HP OpenVMS Systems Documentation
OpenVMS VAX Version 7.3
If you have network access to another OpenVMS system (especially a
timesharing system), you do not need to duplicate the example files
distributed in the OpenVMS VAX or DECwindows Motif for OpenVMS VAX kits if they are
available on the remote system. Similarly, remote access to the online
documentation files also saves considerable disk space on any system
with constrained disk space.
H.6 Managing Multiple Disk Systems
The following sections describe techniques for managing multiple disk
systems. In addition to the goal of reducing the space requirements on
the system device, it is possible to simultaneously reduce some of the
I/O load to the system disk by redirecting necessary functions to an
H.6.1 Alternate Page and Swap Files
Setting up alternate page and swap files is one of the best ways to
reduce both the system disk space usage and I/O overhead. If you set up
only a small primary page file on the system disk and install
additional page and swap files in the startup command file
SYS$MANAGER:SYPAGSWPFILES.COM, you can permanently cause these files to
consume the least amount of space on the system device. For more
information about setting up alternate page and swap files, refer to
the OpenVMS System Manager's Manual.
H.6.2 Copying Dump Files
At startup, you can enhance the use of the paging file as a dump file that automatically copies the dump data for later analysis. This releases the disk space in SYS$SYSTEM:PAGEFILE.SYS to be used for paging automatically as well. Instead of manually invoking the System Dump Analyzer (SDA) to release the pages, you can add the following commands to the SYS$MANAGER:SYSTARTUP_VMS.COM file:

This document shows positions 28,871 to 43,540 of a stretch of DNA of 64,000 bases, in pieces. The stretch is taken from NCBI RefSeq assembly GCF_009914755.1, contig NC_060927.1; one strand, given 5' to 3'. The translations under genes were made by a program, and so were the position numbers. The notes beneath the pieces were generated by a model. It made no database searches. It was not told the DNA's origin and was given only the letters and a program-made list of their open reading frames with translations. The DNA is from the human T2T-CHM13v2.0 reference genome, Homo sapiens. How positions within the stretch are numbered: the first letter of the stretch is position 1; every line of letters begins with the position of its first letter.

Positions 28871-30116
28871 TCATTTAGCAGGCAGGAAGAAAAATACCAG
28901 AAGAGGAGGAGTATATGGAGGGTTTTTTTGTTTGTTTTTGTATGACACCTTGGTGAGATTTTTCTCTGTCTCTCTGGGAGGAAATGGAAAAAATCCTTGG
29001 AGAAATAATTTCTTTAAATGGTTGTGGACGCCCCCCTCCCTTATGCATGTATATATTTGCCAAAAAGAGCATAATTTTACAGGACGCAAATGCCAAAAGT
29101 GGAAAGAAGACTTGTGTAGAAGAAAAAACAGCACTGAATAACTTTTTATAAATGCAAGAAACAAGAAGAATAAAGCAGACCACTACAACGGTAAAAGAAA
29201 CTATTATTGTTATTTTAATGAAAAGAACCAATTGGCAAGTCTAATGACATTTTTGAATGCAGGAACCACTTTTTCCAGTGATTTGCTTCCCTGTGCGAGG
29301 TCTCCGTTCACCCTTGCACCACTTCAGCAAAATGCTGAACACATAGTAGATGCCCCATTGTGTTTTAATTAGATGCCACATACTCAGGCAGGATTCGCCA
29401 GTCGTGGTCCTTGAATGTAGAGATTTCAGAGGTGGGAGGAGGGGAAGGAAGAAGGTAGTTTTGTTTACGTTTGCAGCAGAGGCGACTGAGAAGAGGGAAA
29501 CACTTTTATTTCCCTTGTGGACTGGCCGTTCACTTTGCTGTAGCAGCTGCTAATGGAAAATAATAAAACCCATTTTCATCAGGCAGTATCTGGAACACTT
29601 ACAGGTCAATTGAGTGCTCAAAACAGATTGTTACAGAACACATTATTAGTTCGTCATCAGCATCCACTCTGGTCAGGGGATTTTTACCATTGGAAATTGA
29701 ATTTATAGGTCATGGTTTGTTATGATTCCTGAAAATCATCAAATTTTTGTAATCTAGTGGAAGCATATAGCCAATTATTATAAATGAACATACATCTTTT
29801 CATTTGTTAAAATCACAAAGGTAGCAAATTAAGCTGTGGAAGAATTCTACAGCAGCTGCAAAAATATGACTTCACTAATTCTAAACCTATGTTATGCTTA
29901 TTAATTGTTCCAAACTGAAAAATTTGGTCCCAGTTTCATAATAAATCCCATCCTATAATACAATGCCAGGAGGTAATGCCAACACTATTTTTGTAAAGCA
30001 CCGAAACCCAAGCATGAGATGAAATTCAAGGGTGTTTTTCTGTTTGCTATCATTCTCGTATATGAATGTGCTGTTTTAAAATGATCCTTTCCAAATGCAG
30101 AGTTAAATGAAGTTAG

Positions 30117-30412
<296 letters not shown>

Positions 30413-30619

$ ANALYZE/CRASH SYS$SYSTEM:PAGEFILE.SYS COPY alternate_disk:[dir]dumpname.ext EXIT
The dump file, whether it is SYSDUMP.DMP or PAGEFILE.SYS, must reside on the system disk. This might limit the actual savings you can achieve using alternate page files.
There are several system logs and files that can be redirected to another device. For other system logs and files, it might be easier to reset and start a new log file, copy the old file or files to another device, and purge them from the system disk.
Some files that can be redirected are the system authorization file,
the queue manager database, the audit log file, and batch log files.
Some files that can be reset, copied, and purged are the operator log
file, the accounting log file, and network log files. For more
information about these facilities refer to the OpenVMS System Manager's Manual, the
OpenVMS DCL Dictionary, or the utility reference manual for the utility whose
files you want to offload.
H.6.4 Offloading Nonessential Files
Some of the files included with OpenVMS VAX Version 7.3 can be redirected to an alternate device during the installation or upgrade procedure. This can save many valuable system disk blocks while providing quick access to these files. For a small system disk configuration with multiple disks, this approach is recommended if you want the Help Message database to be available on line.
This glossary defines key terms in the context of an OpenVMS VAX
boot, bootstrap: The process of loading system
software into a processor's main memory. This guide uses the term
boot to refer to this process.
boot command procedure: A program, stored on the
console fixed disk, that is used to boot the OpenVMS operating system
from a specified controller. Compaq provides a boot command procedure
for each controller that the processor supports.
boot name: The abbreviated name of the boot command
procedure you use to boot the system.
boot server: A VAX computer that is part of a local
area OpenVMS Cluster system. The boot server is a combination of a MOP
server and a disk server for the satellite system disk. See
also satellite node.
CI-only cluster: A computer system consisting of a
number of computers. It uses only the computer interconnect (CI) to
communicate with other computers in the cluster. These computers share
a single file system.